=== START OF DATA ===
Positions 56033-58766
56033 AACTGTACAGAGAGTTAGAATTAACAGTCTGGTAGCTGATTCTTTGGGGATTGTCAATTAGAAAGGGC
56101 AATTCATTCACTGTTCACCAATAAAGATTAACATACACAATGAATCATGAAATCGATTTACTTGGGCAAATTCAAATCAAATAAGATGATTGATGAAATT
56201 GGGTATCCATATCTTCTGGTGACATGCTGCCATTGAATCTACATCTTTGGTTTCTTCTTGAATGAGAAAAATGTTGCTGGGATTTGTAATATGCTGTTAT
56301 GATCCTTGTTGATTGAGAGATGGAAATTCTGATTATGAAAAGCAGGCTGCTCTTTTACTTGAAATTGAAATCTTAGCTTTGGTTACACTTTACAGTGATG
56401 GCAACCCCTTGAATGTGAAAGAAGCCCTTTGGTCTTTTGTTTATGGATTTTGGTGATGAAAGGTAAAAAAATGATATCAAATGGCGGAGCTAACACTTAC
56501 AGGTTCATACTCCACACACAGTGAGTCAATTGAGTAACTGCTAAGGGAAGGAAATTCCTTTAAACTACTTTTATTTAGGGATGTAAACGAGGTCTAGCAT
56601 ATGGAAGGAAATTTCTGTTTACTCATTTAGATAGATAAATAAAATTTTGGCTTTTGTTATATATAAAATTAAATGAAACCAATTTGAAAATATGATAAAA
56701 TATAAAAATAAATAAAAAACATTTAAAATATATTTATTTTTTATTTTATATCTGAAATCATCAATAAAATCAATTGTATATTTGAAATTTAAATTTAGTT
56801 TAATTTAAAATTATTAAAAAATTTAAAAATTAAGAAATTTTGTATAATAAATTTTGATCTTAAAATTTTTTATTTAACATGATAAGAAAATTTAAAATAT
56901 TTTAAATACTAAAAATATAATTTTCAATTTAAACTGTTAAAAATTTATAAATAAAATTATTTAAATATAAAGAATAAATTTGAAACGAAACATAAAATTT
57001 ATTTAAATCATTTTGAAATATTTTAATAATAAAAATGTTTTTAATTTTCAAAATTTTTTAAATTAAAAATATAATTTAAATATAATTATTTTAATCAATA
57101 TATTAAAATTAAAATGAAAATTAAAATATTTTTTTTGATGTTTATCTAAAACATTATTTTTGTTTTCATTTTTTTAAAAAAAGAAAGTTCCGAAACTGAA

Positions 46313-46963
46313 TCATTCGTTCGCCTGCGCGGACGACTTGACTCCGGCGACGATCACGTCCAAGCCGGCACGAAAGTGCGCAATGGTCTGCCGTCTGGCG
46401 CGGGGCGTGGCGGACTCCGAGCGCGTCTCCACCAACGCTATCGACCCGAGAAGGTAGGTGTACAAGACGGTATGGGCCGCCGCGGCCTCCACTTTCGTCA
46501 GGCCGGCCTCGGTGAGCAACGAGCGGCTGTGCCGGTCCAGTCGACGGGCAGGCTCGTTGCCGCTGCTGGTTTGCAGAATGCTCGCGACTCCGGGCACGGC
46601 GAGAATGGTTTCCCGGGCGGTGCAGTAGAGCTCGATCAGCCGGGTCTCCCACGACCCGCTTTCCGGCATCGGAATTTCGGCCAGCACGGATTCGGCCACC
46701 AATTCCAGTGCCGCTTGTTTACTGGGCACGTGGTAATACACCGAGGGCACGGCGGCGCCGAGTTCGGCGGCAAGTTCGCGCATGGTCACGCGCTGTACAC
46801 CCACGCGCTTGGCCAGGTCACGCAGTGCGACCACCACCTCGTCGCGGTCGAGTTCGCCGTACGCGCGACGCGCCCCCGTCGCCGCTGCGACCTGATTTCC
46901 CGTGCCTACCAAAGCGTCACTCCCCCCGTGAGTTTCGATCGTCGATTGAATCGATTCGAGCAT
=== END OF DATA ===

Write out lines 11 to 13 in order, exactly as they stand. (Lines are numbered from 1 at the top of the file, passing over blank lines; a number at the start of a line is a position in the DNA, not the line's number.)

56901 TTTAAATACTAAAAATATAATTTTCAATTTAAACTGTTAAAAATTTATAAATAAAATTATTTAAATATAAAGAATAAATTTGAAACGAAACATAAAATTT
57001 ATTTAAATCATTTTGAAATATTTTAATAATAAAAATGTTTTTAATTTTCAAAATTTTTTAAATTAAAAATATAATTTAAATATAATTATTTTAATCAATA
57101 TATTAAAATTAAAATGAAAATTAAAATATTTTTTTTGATGTTTATCTAAAACATTATTTTTGTTTTCATTTTTTTAAAAAAAGAAAGTTCCGAAACTGAA